Home Schedule Past Sessions News Project SEARCH challenges area high-schoolers to think
Thursday, 18 October 2007 14:43

Project SEARCH challenges area high-schoolers to think

Rate this item
(0 votes)

Article published Oct 18, 2007

Fosters Daily Democrat

 

DURHAM — For the past 24 years, Project SEARCH has served as a conduit for high school students eager to experience the intellectual stimulation of a college-level course.

Almost 170 students filed into a lecture hall in the Memorial Union Building University of New Hampshire last week to hear a Project SEARCH talk called, "What Will Happen if We Leave Iraq?"

Twelve high schools from southeastern New Hampshire and southern Maine participate in the program, which has evolved into a popular extracurricular seminar series among juniors and seniors.

"I've been in the program since the beginning. It's about getting students used to the college experience. It has been very successful," said Jim Fabiano, director of the program and science department chair at Newmarket High School.

Ongoing since 1983, the seminar series was created to expose academically motivated students to a wealth of topics from art to religion to current events.

Fabiano said school enrollment numbers range from five to 25 students, based on school size and individual school district budgets.

Project SEARCH has six seminars each semester. The topics range from controversial and often alternative perspectives, such as: "Making a Difference by Being Different," What is the Definition of God?" or "How Should We Reform Marijuana Laws?"

Alynna Johnson, an assistant professor in the UNH political science department, presented Wednesday's lecture.

Students listened intently as she described several different scenarios of exit strategies for Iraq.

Johnson presented a nonpartisan overview of the political temperament of the Middle East countries surrounding Iraq, the amount of money the United States has spent on Iraq, and what could happen if the United States withdrew its armed forces.

The students asked her questions about why the United States is using a military strategy for a political situation, and what role the Iraqi government is currently playing.

Johnson said her lecture for Project SEARCH was similar to one she might give to college underclassmen.

"The points I'm making are less foreign policy based and more geared toward discussion," Johnson said.

After the lecture, UNH graduate students facilitated discussions among groups of students.

The students discussed Johnson's lecture focusing on the Biden-Gelb Plan of dividing Iraq into separate countries for the three Muslim sects, the Kurds, the Sunnis and the Shiite and an alternate plan of keeping Iraq intact.

 

Spaulding High School senior Megan Good considered the fighting Muslim factions and how plausible it would be to create a unified Iraq.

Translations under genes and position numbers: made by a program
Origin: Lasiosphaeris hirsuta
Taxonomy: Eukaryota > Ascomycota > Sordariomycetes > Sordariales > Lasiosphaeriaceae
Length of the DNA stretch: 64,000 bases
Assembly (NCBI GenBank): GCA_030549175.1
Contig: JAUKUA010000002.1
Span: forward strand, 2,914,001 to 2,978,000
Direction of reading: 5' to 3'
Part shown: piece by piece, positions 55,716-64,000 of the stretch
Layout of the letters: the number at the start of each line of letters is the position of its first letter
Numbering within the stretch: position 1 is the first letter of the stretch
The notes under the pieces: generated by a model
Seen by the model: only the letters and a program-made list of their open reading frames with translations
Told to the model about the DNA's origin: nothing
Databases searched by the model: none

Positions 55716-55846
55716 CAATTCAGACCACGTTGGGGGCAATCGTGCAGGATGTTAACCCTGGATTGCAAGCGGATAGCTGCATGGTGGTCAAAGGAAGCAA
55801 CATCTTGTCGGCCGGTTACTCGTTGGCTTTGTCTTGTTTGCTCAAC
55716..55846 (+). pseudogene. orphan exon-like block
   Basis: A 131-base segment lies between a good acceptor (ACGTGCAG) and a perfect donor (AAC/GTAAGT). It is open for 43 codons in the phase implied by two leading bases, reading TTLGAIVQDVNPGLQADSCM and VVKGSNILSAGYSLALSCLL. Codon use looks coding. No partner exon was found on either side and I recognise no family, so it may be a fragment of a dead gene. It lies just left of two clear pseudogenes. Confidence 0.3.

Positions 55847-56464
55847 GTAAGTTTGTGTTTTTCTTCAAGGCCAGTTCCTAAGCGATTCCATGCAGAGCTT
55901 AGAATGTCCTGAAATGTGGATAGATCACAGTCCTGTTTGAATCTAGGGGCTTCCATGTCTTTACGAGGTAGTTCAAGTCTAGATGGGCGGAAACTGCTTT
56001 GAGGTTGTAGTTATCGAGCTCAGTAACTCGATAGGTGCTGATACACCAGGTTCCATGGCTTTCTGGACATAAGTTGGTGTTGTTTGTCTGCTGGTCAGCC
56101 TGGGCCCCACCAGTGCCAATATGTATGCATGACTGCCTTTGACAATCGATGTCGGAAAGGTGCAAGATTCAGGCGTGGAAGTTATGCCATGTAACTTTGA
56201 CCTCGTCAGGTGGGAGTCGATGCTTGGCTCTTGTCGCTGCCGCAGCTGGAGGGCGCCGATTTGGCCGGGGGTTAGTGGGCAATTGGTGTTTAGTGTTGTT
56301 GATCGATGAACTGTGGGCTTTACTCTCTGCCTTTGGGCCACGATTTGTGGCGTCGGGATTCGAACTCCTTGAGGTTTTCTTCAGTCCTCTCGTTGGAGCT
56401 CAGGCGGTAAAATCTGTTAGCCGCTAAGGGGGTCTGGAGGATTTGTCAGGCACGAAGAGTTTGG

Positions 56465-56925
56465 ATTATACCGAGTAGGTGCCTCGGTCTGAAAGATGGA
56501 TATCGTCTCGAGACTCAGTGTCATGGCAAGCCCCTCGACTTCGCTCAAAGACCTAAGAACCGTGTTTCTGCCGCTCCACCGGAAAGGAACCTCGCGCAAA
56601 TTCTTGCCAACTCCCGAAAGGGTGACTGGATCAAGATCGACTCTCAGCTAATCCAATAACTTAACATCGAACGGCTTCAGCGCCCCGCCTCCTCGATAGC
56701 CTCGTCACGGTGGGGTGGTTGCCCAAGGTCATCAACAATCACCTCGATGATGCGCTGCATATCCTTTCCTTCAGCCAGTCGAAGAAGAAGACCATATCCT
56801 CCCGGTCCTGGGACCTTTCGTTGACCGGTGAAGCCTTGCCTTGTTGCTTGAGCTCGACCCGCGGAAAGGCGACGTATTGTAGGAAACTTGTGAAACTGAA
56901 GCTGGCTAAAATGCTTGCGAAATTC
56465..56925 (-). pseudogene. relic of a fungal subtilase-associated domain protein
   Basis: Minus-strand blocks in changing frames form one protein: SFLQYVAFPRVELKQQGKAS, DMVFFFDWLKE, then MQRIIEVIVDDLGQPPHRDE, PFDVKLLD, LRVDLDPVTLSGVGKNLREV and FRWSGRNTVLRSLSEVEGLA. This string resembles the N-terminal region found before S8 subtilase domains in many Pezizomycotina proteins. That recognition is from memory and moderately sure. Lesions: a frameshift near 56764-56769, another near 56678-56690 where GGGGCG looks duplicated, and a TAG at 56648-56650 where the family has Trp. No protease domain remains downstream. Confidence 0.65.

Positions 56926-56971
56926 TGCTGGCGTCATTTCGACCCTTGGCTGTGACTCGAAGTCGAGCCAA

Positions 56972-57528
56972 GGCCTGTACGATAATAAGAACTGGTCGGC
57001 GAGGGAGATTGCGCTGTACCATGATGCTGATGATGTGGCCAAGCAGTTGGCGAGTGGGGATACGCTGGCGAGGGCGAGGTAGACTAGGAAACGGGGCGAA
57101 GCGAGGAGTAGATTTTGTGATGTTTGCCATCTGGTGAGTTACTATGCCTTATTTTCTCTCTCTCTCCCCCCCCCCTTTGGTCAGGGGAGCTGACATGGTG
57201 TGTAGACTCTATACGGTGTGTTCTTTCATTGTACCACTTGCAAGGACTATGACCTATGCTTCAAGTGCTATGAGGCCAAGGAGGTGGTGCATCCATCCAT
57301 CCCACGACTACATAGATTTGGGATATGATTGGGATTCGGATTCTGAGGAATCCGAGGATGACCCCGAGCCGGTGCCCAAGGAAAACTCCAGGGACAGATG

"What is the incentive for them to come together?" she asked.

The students mulled over what the people of Iraq would need to form a viable democracy.

Minta Carlson of Newmarket Junior Senior High School said that the basic needs of Iraqis would need to be met before any policy could be in place.

 

The students also discussed post-conflict zones, and Paul Johnson of Traip Academy in Kittery, Maine asked, "How much would it cost if we just pulled out?"

"We can't do that to them," Carlson said.

"That's what we did in Darfur," Johnson responded.

"I know, and that was awful," Carlson said.

Good said there are very few current events classes held in her high school.

"Throughout the day we barely get a chance to talk about what's going on in the news," she said.

Several students agreed they felt the lecture was beneficial because they felt current events classes were not readily available electives and history classes barely touched on the issues now facing the nation.

"It was informative. She gave us the facts," Good said of the lecture.

Fabiano said to enroll in the seminar series, each school has a slightly different procedure, but usually students have to write an essay stating why they think Project SEARCH would be beneficial to them.

SEARCH also includes a ropes course day at the beginning of the academic year and a spring semester field trip to Boston. The ropes course day is designed to develop cooperation, communication, and problem-solving skills, laying the foundation for the discussion group environment. During the field trip, students experience an afternoon at historic Faneuil Hall and a theatrical production.

Project SEARCH students are also eligible to take courses at the UNH-Durham campus through the Challenging Academically Talented Students (CATS) program. Upon successful completion of the course, the program reimburses the cost of tuition.

To read more, open attachment or read online.

Last modified on Sunday, 22 May 2011 20:43